• ‘With spring swigging in mind, Somerfield is introducing a juicy new range of Antipodean Riesling, dry muscat, Sauvignon Blanc and Verdelho wines.’
    • ‘Although many of the wines are dry, sweet Vermentino wines are also produced.’
    • ‘I went to the bar and asked for a dry sherry and sat in a discreet corner behind a decorative shrub.’
    • ‘In the white category, Peel has done very well with Sancerre, Austrian wines like dry riesling and white Burgundy.’
    • ‘It is a very dry wine best drunk as an aperitif, and served slightly chilled.’
    • ‘The light-bodied liqueur is pleasantly dry and aromatic, impressive in every respect.’
    • ‘While the wines are technically dry, their ripeness suggests sweetness to many palates.’
    crisp, sharp, piquant, not sweet, tart, bitter
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  • 6British Relating to political ‘dries’; rigidly monetarist.

    See dry (sense 3 of the noun)
    • ‘Greg Urwin, how appropriate are these models of free trade and dry economic policies to island states in the South Pacific?’
    monetarist
    View synonyms

verb

[no object]
  • 1Become dry.

    ‘waiting for the paint to dry’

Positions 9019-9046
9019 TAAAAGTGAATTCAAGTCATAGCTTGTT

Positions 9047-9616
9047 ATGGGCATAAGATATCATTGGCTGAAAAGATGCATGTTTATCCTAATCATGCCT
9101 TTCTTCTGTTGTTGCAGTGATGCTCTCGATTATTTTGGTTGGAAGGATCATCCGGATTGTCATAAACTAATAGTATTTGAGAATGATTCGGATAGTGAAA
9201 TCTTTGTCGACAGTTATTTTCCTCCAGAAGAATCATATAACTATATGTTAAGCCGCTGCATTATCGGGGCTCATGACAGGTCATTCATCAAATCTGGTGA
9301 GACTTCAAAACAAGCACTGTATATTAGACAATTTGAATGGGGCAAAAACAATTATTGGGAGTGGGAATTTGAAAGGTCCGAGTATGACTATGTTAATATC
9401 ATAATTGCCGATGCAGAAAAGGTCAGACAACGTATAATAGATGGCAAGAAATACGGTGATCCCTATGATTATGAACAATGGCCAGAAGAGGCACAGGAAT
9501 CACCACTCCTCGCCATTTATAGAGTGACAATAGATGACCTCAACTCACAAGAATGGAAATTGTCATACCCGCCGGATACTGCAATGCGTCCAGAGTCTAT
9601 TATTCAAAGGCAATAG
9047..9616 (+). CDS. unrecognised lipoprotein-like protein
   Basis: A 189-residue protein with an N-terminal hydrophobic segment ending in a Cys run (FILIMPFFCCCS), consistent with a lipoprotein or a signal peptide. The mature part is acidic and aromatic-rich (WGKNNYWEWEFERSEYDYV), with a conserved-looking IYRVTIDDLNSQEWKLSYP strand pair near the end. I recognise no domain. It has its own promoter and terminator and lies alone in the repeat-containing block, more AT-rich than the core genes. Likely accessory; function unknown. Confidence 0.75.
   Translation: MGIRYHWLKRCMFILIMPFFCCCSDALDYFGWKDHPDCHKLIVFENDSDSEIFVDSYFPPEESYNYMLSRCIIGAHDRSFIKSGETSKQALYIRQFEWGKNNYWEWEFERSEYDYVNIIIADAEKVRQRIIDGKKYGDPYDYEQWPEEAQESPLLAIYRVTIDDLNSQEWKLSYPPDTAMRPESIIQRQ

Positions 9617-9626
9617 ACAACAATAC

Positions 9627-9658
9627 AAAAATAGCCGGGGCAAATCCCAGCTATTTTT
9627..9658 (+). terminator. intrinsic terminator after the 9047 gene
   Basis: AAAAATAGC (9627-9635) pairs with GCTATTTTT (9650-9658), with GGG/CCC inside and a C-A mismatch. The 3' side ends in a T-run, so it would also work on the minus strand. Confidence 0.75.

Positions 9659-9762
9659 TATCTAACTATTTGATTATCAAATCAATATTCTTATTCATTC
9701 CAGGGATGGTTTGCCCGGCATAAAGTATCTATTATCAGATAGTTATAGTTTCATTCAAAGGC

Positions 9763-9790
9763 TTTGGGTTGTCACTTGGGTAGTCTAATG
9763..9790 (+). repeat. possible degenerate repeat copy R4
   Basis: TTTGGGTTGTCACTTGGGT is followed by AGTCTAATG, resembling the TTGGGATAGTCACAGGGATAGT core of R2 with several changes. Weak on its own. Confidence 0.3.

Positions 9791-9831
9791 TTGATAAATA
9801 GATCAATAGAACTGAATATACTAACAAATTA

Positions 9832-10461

‘do not let the soil dry out’
    ‘pools are left as the rivers dry up’
    • ‘There was a downpour so we went to his apartment to dry off.’
    • ‘He uses a piece of unsliced smoked salmon, and slices it slightly thicker than normal so that it will pan-fry without drying out.’
    • ‘Barely had the ink dried on last week's column than the phone rang.’
    • ‘Have you ever watched your clothes dry in the clothes dryer at the laundromat?’
    • ‘Have to keep the throat from drying out, no matter how much it hurts to swallow.’
    • ‘The sun is finally out in Calgary, and despite a quick thunderstorm this afternoon, things seem to be drying out.’
    • ‘Moisturize your skin constantly to help prevent your skin from drying out and from getting wrinkles.’
    • ‘Bare rooted plants ordered from nurseries at the end of the summer will arrive this month and should be planted out straight away to stop the roots drying out.’
    • ‘The ink dried quickly on glossy paper and didn't have a strong odor.’
    • ‘After swimming we sat on a log to dry off in the sun.’
    • ‘Soil dries faster in terra-cotta pots, high temperatures and wind.’
    • ‘Once you are satisfied with the colors, let the paints and inks dry.’
    • ‘She looked up and over at me in surprise, tears slowly drying up.’
    • ‘The flood victims either install themselves at our campsite or head back to London to dry off and restock, while I snatch a couple of hours sleep.’
    • ‘We sleep in the cheapest motel we can find, hanging up our clothes and sleeping bags in the room so that they can dry off.’
    • ‘Let the pots stand in a saucer of water, ideally rainwater, then let them dry off a bit over the winter.’